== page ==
Former president Jacob Zuma’s grounds for his continued defiance of the state capture inquiry have no merit whatsoever.
This is according to commission chairperson deputy chief justice Raymond Zondo.
Zuma again failed to appear at the inquiry on Monday, citing his application to the high court to review the decision by Zondo not to recuse himself.
Zondo said Zuma’s excuses, including his previous ones, were lacking in legal logic.
Even worse, said Zondo, it was Zuma who set up the commission and urged everyone to “fully co-operate” with the inquiry.
“One would have thought he would be the first one to fully co-operate,” said Zondo.
The judge said it was disturbing that Zuma, in his letter to the commission on Monday morning, claimed to not be in defiance – contrary to his open letter issued on February 1 in which he stated he would defy the commission.
Furthermore, it was Zuma who elected to not oppose the commission’s application to the Constitutional Court seeking to force him to appear, which was granted.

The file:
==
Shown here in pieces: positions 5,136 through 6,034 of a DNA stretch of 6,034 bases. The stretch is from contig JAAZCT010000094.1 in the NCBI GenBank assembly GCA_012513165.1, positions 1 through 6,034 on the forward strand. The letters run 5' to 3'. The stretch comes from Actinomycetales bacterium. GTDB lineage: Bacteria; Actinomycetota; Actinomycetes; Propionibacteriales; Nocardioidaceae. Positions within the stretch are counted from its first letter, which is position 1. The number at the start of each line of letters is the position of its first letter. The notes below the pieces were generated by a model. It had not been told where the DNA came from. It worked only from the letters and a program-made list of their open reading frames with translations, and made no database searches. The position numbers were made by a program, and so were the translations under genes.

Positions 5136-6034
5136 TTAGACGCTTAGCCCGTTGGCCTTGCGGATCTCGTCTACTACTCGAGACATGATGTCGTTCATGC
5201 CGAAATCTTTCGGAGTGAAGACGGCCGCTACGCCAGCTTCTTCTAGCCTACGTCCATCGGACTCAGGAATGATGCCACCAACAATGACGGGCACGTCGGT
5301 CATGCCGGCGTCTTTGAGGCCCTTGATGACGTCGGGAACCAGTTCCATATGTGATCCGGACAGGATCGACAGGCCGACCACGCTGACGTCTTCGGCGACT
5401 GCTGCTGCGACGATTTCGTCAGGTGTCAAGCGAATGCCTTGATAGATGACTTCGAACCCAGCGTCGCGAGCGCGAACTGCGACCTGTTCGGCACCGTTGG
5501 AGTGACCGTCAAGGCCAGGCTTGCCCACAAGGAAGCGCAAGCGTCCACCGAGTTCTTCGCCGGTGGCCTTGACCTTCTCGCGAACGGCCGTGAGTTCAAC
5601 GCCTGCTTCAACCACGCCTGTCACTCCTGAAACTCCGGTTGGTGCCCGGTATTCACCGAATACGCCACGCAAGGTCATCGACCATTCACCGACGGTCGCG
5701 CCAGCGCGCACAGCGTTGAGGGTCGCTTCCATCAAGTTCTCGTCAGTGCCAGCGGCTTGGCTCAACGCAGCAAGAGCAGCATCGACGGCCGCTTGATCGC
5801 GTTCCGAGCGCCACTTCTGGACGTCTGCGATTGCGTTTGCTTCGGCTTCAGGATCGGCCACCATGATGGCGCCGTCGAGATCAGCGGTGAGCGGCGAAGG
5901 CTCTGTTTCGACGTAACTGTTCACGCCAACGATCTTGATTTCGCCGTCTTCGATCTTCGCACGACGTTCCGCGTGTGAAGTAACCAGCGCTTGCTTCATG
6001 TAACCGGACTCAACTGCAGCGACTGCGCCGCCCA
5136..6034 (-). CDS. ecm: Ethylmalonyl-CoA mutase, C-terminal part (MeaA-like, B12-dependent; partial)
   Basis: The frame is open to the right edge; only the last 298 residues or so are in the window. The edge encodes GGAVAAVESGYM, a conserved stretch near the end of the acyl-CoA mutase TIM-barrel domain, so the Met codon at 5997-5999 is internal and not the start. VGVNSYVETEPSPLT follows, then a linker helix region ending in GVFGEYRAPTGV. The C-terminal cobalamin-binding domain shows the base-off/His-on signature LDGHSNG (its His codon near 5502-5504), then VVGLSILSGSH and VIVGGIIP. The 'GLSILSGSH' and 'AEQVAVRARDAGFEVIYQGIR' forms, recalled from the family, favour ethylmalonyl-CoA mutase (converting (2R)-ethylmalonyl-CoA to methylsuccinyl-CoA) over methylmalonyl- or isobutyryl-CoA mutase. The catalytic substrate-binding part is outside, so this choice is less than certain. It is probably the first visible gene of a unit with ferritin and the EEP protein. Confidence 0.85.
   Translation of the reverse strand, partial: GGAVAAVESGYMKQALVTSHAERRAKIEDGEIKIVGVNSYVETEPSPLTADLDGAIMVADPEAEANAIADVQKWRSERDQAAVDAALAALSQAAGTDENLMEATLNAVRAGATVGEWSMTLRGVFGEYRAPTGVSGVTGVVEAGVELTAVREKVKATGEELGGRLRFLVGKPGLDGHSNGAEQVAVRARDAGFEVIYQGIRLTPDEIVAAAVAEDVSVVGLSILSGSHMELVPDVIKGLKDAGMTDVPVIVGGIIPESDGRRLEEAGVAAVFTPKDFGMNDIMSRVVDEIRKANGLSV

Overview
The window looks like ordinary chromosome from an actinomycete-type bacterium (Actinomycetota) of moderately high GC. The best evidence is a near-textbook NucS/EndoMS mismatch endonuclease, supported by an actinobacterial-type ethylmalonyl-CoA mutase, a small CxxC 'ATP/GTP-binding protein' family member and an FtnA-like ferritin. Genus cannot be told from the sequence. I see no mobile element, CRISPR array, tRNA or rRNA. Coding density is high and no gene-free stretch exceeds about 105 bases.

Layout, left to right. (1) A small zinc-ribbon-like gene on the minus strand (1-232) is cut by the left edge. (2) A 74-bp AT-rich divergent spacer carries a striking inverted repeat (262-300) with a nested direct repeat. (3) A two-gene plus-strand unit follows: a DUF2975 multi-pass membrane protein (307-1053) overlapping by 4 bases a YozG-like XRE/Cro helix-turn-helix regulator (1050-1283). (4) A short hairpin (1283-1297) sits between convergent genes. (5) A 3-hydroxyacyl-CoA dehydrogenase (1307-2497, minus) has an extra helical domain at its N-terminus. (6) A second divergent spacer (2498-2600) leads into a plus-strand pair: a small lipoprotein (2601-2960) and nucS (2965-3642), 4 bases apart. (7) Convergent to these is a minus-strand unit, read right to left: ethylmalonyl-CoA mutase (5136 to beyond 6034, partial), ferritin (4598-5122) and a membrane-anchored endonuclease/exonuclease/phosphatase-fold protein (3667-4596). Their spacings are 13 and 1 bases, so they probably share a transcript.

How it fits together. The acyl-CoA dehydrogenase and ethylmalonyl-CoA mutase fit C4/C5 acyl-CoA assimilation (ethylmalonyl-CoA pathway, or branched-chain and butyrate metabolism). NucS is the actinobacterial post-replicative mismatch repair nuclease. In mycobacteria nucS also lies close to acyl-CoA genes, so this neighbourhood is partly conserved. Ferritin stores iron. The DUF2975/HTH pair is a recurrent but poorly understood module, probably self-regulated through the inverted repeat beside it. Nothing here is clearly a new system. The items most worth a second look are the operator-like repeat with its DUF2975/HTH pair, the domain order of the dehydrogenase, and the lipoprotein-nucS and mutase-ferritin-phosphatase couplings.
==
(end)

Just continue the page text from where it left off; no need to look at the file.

“When the commission launched its application to the Constitutional Court, Mr Zuma was served with the full set of court papers,” said Zondo.
“In that application, the point is made quite clearly that the commission was aware Mr Zuma intended to launch a review application of my decision not to recuse myself, and it was contended by the commission that will be no ground for him not to appear before the commission.
“The question is, can he complain about the order made by the Constitutional Court in circumstances when he was given full opportunity to contest the application and he elected not to?”
The head of the inquiry’s legal team, advocate Paul Pretorius, said Zuma was duty-bound to assist the inquiry as a former head of state, notwithstanding that he was personally implicated by witnesses in earlier testimony.
“Mr Zuma has been implicated by at least 40 witnesses. What happened during the presidency of Mr Zuma, his knowledge of some events, is important to the work of this commission,” Pretorius said.
“Mr Zuma, more than anyone else, should assist the commission to understand what happened in the period under review. The public have a right to know what their president did or did not do.”
Despite Zuma’s no-show, the commission’s team on Monday went all-out in preparation of his appearance.
The inquiry venue, contrary to normal days, was ring-fenced with security screening at two search points heading to the building.
There was also a heavy police presence, with no less than 100 police and Johannesburg metro police department officers on duty.